Liquid Land (2005-2010)
I co-authored Liquid Land with my father Rustam Effendi, a dissident scientist and entomologist who devoted his life to studying, hunting and collecting over 30,000 butterflies throughout the Soviet Union. Inherited by the Azerbaijani State Institute of Zoology after his death in 1991, a large part of his collection has disintegrated. Alongside thousands of glass boxes filled with butterfly dust, locked away in the dark corridors of the Zoology Institute, the only other visual evidence remaining of his life’s work is the fifty photographs of endangered butterflies for a manuscript he never published.
Next to my father’s dead but iridescent butterflies, my photographs show life in some of the world’s most polluted areas, near Baku, where I was born and grew up. In my mind, the contrasting images gravitate towards each other - as I have to my father. Since working on this book I have gotten to know him much better than when he was alive.
Liquid Land is a collective portrait of communities living in precarious conditions among the oil spills and industrial ruins of the Absheron peninsula. Pushed to the edges of city and society, they inhabit makeshift homes, oilfields and abandoned factories; their numbers grow, with new children born daily. Many are refugees of war - rural populations that lost everything and fled to the city to be safe and to find work.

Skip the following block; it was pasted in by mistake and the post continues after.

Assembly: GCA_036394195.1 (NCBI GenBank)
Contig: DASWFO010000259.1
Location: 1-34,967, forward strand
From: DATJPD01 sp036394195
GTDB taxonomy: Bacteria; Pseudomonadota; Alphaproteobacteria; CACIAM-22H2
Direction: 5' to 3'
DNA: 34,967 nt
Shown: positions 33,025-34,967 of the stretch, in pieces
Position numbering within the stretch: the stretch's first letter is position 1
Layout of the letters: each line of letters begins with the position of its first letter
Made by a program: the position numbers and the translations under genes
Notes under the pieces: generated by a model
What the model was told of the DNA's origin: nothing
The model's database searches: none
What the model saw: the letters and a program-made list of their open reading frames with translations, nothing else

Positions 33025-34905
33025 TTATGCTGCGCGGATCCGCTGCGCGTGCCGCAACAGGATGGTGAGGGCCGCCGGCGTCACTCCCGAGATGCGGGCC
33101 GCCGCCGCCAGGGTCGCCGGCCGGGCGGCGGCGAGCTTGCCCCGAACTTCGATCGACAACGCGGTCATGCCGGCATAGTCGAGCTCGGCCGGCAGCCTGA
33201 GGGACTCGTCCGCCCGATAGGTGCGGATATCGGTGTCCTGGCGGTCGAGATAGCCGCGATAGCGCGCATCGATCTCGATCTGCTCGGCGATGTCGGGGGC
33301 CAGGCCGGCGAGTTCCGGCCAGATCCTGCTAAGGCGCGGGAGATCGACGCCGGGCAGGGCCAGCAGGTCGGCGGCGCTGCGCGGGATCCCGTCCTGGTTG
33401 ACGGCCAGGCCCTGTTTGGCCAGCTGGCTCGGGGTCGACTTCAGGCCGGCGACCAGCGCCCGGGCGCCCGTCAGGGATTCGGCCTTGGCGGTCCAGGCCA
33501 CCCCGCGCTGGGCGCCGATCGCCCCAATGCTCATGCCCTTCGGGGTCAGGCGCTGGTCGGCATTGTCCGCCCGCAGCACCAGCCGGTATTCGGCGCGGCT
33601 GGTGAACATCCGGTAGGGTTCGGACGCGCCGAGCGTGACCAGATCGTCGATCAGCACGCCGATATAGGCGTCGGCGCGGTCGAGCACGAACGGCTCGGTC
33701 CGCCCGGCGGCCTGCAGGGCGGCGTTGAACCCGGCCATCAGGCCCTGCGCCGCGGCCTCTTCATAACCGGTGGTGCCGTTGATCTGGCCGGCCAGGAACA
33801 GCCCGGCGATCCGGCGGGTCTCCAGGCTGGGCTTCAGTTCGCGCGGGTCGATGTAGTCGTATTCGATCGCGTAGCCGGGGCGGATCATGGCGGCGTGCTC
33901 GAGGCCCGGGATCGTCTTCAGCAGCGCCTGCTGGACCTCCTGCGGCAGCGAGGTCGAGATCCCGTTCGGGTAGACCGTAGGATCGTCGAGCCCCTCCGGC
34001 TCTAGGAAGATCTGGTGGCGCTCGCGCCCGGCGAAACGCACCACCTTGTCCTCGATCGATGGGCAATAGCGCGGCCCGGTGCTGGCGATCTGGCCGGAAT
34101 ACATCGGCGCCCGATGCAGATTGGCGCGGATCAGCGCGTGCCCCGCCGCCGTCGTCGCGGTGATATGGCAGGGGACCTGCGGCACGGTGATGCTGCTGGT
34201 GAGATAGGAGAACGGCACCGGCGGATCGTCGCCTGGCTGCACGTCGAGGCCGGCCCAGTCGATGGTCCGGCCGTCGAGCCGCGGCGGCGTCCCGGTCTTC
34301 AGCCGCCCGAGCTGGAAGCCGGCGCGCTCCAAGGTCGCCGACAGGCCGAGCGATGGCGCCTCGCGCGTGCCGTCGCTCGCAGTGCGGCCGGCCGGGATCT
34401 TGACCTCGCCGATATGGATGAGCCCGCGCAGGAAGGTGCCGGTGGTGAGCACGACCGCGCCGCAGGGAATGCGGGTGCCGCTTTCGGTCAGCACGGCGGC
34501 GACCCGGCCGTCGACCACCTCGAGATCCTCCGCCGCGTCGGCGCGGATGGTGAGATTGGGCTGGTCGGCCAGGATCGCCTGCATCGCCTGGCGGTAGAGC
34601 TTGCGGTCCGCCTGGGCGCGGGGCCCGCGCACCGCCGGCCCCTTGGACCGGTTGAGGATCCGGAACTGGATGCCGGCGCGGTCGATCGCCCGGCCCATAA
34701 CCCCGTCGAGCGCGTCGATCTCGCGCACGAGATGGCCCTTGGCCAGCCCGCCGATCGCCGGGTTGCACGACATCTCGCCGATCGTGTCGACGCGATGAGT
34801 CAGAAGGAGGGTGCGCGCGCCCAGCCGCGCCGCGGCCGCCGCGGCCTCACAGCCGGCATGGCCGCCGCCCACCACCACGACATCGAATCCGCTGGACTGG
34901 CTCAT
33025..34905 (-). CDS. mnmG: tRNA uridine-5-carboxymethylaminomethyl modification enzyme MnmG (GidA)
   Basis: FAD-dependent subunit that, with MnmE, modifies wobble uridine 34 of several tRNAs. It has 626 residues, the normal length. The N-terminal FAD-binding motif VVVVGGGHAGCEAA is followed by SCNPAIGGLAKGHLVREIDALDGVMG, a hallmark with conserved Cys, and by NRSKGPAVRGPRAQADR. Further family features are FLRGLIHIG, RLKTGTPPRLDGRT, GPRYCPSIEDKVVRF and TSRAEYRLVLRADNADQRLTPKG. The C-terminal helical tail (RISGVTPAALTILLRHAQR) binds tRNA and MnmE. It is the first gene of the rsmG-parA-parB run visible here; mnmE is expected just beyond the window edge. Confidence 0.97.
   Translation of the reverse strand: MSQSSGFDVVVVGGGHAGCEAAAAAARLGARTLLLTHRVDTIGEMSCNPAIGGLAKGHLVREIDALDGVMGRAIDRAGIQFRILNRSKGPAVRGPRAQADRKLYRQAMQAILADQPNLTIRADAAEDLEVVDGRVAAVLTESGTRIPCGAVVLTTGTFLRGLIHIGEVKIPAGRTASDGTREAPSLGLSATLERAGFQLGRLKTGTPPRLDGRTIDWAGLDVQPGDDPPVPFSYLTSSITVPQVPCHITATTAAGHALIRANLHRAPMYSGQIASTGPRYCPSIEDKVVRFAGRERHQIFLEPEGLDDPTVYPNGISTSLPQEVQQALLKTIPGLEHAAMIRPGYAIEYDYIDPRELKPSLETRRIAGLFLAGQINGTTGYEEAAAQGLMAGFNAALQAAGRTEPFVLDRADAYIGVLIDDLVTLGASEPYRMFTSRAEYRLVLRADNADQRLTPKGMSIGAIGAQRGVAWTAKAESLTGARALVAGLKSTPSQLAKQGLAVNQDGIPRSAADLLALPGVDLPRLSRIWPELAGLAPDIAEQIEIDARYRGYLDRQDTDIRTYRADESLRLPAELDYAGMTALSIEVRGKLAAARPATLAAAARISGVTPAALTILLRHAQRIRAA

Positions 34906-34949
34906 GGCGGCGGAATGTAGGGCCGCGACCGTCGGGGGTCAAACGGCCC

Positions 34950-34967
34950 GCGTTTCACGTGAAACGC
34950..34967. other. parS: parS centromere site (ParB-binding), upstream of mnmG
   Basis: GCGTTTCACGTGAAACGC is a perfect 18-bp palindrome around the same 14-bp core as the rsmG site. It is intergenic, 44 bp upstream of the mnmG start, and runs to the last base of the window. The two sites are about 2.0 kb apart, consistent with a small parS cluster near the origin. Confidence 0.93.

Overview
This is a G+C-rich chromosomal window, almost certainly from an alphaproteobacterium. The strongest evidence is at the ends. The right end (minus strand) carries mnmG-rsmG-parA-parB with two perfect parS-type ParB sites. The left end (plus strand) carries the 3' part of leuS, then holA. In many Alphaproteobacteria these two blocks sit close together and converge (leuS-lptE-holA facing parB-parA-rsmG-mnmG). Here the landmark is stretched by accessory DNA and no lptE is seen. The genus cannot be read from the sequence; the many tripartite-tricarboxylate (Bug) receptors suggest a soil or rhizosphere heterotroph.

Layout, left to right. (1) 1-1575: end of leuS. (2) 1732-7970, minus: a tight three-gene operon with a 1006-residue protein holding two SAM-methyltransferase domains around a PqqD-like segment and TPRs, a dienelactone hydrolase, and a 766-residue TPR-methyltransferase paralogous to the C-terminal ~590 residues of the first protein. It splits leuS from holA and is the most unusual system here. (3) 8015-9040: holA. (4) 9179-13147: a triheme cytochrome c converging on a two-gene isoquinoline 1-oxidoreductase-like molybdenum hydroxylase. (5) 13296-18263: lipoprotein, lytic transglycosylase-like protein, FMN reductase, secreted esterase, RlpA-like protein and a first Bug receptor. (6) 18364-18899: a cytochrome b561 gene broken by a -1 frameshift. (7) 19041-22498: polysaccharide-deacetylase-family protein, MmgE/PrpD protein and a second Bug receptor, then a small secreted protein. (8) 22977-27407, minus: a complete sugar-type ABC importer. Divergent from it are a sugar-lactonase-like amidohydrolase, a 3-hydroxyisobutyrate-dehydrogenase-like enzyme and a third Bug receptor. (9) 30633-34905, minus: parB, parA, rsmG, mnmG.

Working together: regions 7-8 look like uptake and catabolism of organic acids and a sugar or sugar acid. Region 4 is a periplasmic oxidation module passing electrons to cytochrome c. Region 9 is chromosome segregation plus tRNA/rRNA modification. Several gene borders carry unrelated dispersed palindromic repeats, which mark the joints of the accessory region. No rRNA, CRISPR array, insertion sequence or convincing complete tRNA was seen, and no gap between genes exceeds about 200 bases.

Living in these inhumane conditions for three decades now, they no longer have their village expanse but still breed livestock among the metal waste of factories and hang their laundry on oilrigs. Land is liquid underneath these people’s homes - their present survival tenuous, their children’s future uncertain.